A blog about living in Aberdeen, New Jersey.

Saturday, March 29, 2014

History: Matawan Creek Bridge (1915)

Profile and cross section of the proposed new Strauss Bascule Drawbridge over Matawan Creek.

On the occasion of the construction of a new bridge over Matawan Creek by the Monmouth County freeholders, the 22 Apr 1915 edition of The Matawan Journal discussed the history of transit over Matawan Creek between Matawan Point and Keyport and provided details about the then-current bridge project.


The location over Matawan Creek, at which point the new bridge to be constructed by the Board of Chosen Freeholders of Monmouth County is to be placed, has been used as a crossing point for a very long time. It is understood that the Indians which inhabited this section of our county, were the first to use it in order to reach their brethren at Chingarora Point from Matawan Point.

Long after the Indians had been driven out a raft was used to transport persons from one side to the other. Along about the year 1854, the late John K. Kuhns, Cliffwood, started a ferry by which he could transport wagons and persons across the stream. This mode of transfer was in effect for a number of years, as the owners of the vessels sailing in and out of Matawan on Middletown Point Creek were successful in fighting off the efforts of the people of Keyport in having a charter granted for a pay drawbridge.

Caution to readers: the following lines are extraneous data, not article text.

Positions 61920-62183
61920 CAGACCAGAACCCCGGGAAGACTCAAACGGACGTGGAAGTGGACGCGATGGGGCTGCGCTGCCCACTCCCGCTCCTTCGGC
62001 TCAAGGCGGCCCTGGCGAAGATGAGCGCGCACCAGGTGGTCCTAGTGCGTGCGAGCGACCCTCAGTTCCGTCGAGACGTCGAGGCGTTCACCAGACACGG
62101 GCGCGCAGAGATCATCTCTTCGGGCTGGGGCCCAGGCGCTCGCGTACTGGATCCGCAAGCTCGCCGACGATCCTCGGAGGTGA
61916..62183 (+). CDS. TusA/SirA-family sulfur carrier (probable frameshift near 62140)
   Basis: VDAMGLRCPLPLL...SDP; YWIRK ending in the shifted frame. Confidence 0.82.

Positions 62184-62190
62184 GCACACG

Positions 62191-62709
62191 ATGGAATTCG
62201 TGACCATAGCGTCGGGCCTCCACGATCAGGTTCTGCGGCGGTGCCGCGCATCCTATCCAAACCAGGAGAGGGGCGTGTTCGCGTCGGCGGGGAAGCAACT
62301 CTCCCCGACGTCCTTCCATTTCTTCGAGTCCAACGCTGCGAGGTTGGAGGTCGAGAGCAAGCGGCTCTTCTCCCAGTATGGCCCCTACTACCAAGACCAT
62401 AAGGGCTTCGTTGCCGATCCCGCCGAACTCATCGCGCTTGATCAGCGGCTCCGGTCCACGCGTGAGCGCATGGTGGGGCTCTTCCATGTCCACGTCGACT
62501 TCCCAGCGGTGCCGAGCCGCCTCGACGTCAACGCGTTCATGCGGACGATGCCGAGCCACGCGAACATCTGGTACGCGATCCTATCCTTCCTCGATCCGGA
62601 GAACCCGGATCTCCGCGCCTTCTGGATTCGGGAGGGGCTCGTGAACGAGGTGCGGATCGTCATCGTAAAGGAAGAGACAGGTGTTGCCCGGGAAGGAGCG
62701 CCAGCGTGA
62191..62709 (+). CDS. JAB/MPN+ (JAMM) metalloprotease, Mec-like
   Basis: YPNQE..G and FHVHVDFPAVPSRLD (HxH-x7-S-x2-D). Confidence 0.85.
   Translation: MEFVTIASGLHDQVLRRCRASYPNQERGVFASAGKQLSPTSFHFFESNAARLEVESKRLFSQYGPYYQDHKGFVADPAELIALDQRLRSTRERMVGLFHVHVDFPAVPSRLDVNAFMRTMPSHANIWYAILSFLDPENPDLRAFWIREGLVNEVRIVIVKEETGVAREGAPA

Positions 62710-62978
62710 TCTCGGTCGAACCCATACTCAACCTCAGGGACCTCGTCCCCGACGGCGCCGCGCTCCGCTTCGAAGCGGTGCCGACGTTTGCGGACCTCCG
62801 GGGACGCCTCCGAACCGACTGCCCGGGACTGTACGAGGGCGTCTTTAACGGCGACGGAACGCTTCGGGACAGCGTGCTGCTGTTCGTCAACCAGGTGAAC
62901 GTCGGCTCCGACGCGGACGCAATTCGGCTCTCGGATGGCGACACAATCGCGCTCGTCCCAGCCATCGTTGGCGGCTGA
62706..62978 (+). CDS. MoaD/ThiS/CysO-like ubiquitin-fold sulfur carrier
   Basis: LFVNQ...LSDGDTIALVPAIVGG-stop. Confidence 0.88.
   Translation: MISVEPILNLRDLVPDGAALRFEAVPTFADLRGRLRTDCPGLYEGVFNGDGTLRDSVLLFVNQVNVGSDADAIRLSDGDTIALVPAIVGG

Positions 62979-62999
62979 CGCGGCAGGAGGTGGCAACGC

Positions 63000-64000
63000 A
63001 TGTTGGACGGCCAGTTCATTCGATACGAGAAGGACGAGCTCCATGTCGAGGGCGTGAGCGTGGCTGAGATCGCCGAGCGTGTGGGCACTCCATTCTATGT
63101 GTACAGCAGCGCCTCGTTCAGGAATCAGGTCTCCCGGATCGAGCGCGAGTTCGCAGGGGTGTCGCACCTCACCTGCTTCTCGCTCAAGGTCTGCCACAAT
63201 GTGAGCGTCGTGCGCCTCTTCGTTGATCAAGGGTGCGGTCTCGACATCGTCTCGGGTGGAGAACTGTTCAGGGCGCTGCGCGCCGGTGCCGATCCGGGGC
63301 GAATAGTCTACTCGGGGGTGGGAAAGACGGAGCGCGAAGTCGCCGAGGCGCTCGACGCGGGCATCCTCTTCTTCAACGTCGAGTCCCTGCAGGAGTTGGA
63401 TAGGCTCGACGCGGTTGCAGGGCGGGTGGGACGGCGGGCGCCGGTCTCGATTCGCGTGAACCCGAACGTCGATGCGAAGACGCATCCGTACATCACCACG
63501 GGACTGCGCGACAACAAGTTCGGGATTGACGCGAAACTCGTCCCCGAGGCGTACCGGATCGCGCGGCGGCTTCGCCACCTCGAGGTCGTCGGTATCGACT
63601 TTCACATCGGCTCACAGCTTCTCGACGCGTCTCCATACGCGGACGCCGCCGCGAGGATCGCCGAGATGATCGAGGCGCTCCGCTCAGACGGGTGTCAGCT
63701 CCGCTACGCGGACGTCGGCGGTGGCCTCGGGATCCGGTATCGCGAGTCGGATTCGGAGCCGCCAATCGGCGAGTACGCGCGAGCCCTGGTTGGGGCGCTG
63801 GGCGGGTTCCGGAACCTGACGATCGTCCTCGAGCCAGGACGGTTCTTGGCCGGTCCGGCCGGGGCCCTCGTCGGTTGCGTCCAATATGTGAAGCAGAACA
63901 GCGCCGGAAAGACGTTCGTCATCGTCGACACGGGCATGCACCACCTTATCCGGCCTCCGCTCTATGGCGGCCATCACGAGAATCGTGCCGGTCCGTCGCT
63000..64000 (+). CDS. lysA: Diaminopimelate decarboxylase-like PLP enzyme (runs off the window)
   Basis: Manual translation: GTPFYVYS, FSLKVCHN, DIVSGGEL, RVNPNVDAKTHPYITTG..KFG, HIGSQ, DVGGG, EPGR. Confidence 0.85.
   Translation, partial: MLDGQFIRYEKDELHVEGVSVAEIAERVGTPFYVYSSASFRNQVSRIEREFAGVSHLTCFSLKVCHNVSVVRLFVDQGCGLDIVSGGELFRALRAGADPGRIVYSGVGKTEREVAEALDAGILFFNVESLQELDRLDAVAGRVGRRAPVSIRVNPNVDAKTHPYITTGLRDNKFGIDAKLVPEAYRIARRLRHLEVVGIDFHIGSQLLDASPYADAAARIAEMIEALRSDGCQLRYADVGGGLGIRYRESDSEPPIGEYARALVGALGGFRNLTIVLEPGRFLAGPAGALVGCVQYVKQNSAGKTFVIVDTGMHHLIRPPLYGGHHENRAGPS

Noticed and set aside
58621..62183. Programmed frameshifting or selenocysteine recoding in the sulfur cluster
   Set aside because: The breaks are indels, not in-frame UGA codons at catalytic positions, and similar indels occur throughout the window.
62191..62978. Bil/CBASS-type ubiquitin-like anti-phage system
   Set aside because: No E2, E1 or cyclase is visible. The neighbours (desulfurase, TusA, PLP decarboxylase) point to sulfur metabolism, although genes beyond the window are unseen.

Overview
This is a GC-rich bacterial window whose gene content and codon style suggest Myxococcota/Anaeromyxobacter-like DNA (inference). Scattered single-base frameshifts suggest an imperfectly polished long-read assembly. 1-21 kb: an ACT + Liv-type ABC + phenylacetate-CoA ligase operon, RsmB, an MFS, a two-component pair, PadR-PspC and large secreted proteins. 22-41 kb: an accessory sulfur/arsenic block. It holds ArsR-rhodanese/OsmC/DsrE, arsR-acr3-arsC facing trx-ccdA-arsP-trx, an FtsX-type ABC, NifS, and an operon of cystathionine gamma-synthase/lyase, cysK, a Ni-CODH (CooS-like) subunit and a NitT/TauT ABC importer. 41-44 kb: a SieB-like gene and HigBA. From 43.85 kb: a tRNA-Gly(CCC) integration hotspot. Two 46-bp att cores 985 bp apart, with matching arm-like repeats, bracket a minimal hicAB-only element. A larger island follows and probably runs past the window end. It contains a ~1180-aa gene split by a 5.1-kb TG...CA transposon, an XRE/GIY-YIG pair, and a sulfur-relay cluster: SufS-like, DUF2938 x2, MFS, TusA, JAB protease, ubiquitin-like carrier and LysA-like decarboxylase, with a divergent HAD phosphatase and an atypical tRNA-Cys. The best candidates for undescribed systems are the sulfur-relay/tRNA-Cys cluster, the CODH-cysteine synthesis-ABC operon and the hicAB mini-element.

Keyport-Cliffwood Direct

The boatmen were aided in their efforts to hold up the charter by the merchants of then Middletown Point, now Matawan, as all wagon traffic was compelled to make the long drive around Matawan to Keyport via what is known as the P. V. Heyer farm at the upper end of Matawan Creek, at which place was the only bridge at that time.

At first when the question of a bridge was agitated, the owners of the sailing vessels, aided by the merchants of Middletown Point, were powerful enough to defeat legislation which would permit the construction of the bridge for a number of years. About the year 1858 the late Joseph Rose, who had moved from New York to the farm known as the Rose farm and who frequently went to New York City by boat from Keyport, became interested in the proposition and created such a sentiment for the building of the bridge that the "bridge party" were successful in electing members to the Senate and House from this county, who had a law enacted empowering the company to build a bridge and charge toll. This was in 1857.